Modern electronics relies on ultrafast charge motion on ever shorter length scales. Physicists from Regensburg and Gothenburg have now succeeded in resolving a key quantum motion of electrons in atomically thin crystals on the time scale of a single oscillation cycle of light. They directly observe, how the electron in a bound electron-hole pair jumps from one atomic layer to the next, creating a pair of charge carriers in a long-distance relationship, a so-called "interlayer exciton".
In order to make electronics more powerful, nowadays circuits are becoming ever more compact. Here, the limit is the atomic length scale. Novel, layered crystals of so-called transition metal dichalcogenides, which can be thinned down to a few atomic layers, promise ultimately thin components such as solar cells and transistors. However, charge carriers behave very unconventionally in only two dimensions. For example, if an electron is excited by absorbing light in a transition metal dichalcogenide, it leaves behind a hole at its original location. Electron and hole can form a bound pair, an exciton. The negatively charged electron orbits the positively charged hole in analogy to an electron in the hydrogen atom orbiting the nucleus. Because of the strong attraction between electrons and holes, these excitons are also stable at room temperature.
For important applications, such as solar cells, however, electrons and holes need to be spatially separated. This is achieved by stacking two different dichalcogenides on top of each other. Physicists from Regensburg led by Professors Rupert Huber, Tobias Korn, John Lupton and Christian Schüller have now observed this charge separation of excitons across only two atomically thin layers in collaboration with Professor Ermin Malic's group at Chalmers University in Sweden. They excited electrons by ultrashort light pulses creating excitons selectively only in one of the two layers. If these excitons remain within this layer, they are very short-lived, because electrons and holes recombine very rapidly with the electron returning to its initial position. In a layered sample structure, on the other hand, the electron can also jump into the adjacent layer – a spatially separated, so-called interlayer exciton forms.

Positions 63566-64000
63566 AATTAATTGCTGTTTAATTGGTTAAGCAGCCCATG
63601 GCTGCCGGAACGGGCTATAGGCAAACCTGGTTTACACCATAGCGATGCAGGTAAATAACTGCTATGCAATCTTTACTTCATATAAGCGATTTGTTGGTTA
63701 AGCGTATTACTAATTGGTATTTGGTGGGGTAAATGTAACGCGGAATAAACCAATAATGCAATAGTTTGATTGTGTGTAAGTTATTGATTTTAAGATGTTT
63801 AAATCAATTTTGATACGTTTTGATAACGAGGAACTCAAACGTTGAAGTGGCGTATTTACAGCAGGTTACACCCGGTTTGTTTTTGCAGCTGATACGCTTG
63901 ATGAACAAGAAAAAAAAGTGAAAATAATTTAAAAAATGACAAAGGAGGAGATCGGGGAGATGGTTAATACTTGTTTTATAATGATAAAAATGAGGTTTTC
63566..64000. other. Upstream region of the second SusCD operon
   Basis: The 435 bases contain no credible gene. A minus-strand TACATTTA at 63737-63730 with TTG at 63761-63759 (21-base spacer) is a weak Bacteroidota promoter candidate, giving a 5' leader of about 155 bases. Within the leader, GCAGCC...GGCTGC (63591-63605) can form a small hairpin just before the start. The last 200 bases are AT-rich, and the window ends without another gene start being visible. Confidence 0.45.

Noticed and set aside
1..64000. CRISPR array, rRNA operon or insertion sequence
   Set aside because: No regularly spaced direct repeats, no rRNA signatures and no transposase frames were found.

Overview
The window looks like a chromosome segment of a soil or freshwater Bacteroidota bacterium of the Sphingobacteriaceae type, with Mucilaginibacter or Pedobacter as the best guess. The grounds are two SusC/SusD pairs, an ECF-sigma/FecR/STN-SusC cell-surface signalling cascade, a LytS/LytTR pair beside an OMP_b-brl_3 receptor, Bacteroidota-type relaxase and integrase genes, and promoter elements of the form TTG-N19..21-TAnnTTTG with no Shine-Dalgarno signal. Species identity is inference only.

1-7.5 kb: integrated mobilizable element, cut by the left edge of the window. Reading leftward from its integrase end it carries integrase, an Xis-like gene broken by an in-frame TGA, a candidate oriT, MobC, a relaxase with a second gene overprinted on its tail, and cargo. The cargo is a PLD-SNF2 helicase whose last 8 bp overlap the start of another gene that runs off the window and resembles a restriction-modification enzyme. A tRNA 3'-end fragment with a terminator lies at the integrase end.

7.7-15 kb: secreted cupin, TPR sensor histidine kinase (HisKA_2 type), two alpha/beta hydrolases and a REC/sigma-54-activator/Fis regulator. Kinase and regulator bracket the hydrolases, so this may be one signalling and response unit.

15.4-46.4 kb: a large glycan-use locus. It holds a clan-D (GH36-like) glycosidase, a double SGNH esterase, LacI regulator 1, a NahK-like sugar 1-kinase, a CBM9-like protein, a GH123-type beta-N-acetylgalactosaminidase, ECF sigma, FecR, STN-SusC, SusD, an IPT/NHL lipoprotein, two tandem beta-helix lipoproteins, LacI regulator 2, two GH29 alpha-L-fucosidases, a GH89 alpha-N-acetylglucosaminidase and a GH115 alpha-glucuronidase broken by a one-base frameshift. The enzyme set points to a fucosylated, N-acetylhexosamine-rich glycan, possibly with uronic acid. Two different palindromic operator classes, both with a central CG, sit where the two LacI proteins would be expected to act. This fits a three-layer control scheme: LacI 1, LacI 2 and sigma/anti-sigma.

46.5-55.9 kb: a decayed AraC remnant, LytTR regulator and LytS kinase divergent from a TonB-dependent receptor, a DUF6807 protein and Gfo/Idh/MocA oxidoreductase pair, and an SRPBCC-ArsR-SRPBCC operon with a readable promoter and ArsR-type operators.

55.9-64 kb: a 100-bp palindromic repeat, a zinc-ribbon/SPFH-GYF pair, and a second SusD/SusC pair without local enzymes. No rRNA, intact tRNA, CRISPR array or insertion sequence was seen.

"Since the layers are atomically thin, the electron still feels the hole’s presence, so they can continue to interact across the layer," explains Fabian Mooshammer, PhD student and co-author of the study. Due to the spatial separation, however, it takes much longer for the electron to return to its initial position. This significantly longer lifetime is only one of the reasons why interlayer excitons have caused a lot of excitement in recent years, both in fundamental research and in optoelectronics.
The scientists were able to observe the behavior of these interlayer excitons during and after their formation. They used a home-built super slow-motion camera to study processes taking place within a few femtoseconds - the millionth part of a billionth of a second. "For the first time worldwide, we observed the formation process of an interlayer exciton and measured how strongly electrons and holes remain bound," says Philipp Merkl, first author of the publication. In addition, the researchers were able to systematically influence the dynamics of the formation process. To this end, they used another special feature of the layered heterostructures: they twisted the two layers with respect to each other. This changes the electronic and optical properties of the resulting structure, which in turn governs the charge transfer.
These new findings represent an important milestone in the development of novel, custom-tailored layered structures and could pave the way for a new generation of ultimately compact and efficient electronics, optoelectronics and information technologies.